Contrast this with the variance of Z = 5X.  In other words, Z is a random variable that takes a value of 5 times the price of AAPL at the close of any given day.  Then

\begin{array}{rl} Var(Z) &= Var(5X) \\ &=5^2Var(x) \end{array} 

The distinction between Y and Z is subtle but very important.

Variance of a Sample Mean:

In situations where the sample mean \bar{X} is a random variable over n iid observations (i.e. the average price of AAPL over 5 days), the following formula applies:

\begin{array}{rl} Var(\bar{X}) &= \displaystyle Var\left(\frac{1}{n} \displaystyle \sum_{i=1}^n X_i\right) \\ &= \displaystyle \frac{nVar(X)}{n^2} \\ &= \displaystyle \frac{Var(X)}{n} \end{array} 

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Functions and Moments

Some distribution functions:

Survival function

\displaystyle S(x) = 1-F(x) = \Pr(X>x)  

where F(x) is a cumulative distribution function.

Hazard rate function

\displaystyle h(x) = \frac{f(x)}{S(x)} = -\frac{d\ln{S(x)}}{dx}

where f(x) is a probability density function.

Cumulative hazard rate function

\displaystyle H(x) =\int_{-\infty}^x{h(t)dt} = -\ln{S(x)}

The following relationship is often useful:

S(x) = \displaystyle e^{-\int_{-\infty}^x{h(t)dt}}

Expected Value:

\displaystyle E[X] = \int_{-\infty}^\infty{xf(x)dx}

Or more generally,

\displaystyle E[g(X)] = \int_{-\infty}^\infty{g(x)f(x)dx}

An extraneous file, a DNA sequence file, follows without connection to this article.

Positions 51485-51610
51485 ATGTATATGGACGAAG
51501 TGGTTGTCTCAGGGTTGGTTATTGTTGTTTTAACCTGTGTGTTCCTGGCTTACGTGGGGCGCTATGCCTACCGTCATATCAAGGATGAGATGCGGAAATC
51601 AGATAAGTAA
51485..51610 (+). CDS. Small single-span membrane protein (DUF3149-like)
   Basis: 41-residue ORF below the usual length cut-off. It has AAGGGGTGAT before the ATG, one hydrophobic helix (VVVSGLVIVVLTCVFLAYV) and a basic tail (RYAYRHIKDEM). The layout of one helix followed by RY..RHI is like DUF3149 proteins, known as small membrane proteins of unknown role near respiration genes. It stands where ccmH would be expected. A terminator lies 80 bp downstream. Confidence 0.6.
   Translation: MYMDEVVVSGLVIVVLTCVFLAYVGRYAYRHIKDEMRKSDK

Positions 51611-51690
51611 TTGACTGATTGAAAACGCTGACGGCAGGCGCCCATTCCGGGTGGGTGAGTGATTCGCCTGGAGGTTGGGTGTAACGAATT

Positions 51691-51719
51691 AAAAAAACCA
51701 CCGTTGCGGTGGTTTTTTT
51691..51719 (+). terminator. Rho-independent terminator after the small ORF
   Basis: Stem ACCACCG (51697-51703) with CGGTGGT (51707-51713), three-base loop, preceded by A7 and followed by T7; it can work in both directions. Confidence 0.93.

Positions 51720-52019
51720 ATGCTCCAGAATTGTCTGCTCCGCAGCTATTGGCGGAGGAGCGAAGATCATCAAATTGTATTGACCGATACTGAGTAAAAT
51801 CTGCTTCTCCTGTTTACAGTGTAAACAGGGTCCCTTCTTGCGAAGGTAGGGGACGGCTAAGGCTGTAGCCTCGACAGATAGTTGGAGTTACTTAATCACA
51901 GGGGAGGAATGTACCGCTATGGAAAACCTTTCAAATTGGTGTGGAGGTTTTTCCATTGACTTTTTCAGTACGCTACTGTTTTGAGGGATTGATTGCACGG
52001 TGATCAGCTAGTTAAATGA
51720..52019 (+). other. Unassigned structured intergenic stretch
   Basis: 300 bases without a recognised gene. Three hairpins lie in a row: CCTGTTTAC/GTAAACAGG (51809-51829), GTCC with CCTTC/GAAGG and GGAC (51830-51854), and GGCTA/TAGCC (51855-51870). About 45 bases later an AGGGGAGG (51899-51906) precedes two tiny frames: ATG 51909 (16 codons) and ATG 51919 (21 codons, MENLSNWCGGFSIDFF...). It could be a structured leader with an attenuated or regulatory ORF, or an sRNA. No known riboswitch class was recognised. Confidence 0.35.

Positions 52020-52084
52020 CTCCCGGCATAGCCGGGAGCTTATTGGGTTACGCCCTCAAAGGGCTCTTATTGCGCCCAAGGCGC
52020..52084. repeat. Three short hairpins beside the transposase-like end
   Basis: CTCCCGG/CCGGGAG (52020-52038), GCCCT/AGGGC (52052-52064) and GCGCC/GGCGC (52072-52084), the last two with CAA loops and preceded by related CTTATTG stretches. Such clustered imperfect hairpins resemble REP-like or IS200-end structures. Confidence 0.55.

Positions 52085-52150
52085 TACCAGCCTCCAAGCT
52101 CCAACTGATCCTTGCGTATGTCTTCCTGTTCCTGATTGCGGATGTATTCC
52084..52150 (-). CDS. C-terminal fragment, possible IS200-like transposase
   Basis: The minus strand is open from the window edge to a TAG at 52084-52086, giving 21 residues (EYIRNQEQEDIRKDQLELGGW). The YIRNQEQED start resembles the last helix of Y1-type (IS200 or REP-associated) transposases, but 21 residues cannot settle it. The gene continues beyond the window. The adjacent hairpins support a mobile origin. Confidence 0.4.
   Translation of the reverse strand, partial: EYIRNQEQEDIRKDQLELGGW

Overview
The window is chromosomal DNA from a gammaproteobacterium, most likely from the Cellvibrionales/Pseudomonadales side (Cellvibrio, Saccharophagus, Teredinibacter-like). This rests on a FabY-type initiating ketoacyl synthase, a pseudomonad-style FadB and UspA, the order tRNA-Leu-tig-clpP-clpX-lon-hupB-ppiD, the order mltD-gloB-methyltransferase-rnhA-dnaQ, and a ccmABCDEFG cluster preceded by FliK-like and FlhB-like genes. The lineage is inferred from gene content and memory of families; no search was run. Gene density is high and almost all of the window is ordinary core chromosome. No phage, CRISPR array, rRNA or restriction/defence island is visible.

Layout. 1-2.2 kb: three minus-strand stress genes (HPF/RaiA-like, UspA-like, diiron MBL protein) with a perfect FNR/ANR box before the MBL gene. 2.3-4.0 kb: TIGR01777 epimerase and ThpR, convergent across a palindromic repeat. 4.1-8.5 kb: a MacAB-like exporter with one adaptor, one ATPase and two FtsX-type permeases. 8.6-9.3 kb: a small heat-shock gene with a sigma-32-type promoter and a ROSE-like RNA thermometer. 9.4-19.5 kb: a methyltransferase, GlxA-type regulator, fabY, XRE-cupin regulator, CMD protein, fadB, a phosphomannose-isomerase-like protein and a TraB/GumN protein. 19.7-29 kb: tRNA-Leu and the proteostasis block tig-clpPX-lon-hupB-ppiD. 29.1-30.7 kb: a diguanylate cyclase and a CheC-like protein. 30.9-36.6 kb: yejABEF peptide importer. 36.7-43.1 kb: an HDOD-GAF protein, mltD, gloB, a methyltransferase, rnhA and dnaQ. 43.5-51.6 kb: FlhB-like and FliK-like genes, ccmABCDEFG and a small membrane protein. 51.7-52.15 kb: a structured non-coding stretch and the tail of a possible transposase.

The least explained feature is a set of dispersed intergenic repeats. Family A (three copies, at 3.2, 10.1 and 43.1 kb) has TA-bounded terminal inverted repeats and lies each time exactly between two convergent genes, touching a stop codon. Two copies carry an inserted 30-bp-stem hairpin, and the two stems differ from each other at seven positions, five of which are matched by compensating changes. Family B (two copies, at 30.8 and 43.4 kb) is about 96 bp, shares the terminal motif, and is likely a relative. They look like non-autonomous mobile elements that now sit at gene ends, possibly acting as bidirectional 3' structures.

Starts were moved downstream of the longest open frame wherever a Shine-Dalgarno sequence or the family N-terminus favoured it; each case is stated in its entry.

When g(X) = X^n, the expected value of such a function is called the nth raw moment and is denoted by \mu'_n.  Let \mu be the first raw moment.  That is, \mu = E[X].  E[(X-\mu)^n] is called an nth central moment.

Moments are used to generate some statistical measures.

Variance \sigma^2

\displaystyle Var(X) = E[(X-\mu)^2] = E(X^2) - E(X)^2

The coefficient of variation is \displaystyle \frac{\mu}{\sigma}.

Skewness \gamma_1

\displaystyle \gamma_1 = \frac{\mu_3}{\sigma^3}

Kurtosis \gamma_2

\displaystyle \gamma_2 = \frac{\mu_4}{\sigma^4}

Covariance of two distribution functions

\displaystyle Cov(X,Y) = E[(X-\mu_x)(Y-\mu_Y)] = E[XY] - E[X]E[Y]

*Note: if X and Y are independent, Cov(X,Y)=0

Correlation coefficient \rho_{XY}

\displaystyle \rho_{XY} = \frac{Cov(X,Y)}{\sigma_X\sigma_Y}

All of the above definitions should be memorized.  Some things that might be tested in the exam are:

  • Given a particular distribution function, what happens to skewness or kurtosis in the limit of a certain parameter?
  • What is the expected value, variance, skewness, kurtosis of a given distribution function?
  • What is the covariance or correlation coefficient of two distribution functions?

Additional Notes

Central moments can be calculated using raw moments.  Know how to calculate raw moments using the statistics function on the calculator.  This can be a useful timesaver in the exam.  Using alternating positive and negative binomial coefficients, write an expression for \mu_n with \mu' and \mu as the two binomial terms.

Example:

\mu_4 = \mu'_4 - 4\mu'_3\mu + 6\mu'_2\mu^2 - 4\mu'_1\mu^3 + \mu^4

Since \mu'_1 = \mu, the two terms on the end simplify to -3\mu^4.  The result is

\mu_4 = \mu'_4 - 4\mu'_3\mu + 6\mu'_2\mu^2 - 3\mu^4

Moment Generating Function:

If the moment generating function M(t) is known for random variable X, it’s nth raw moment can be found by taking the nth derivative of M(t) and evaluating at 0.  Moment generating functions take the form:

M(t) = \displaystyle E[e^{tx}]

If Z = X +Y, then M_Z(t) = M_X(t)\cdot M_Y(t).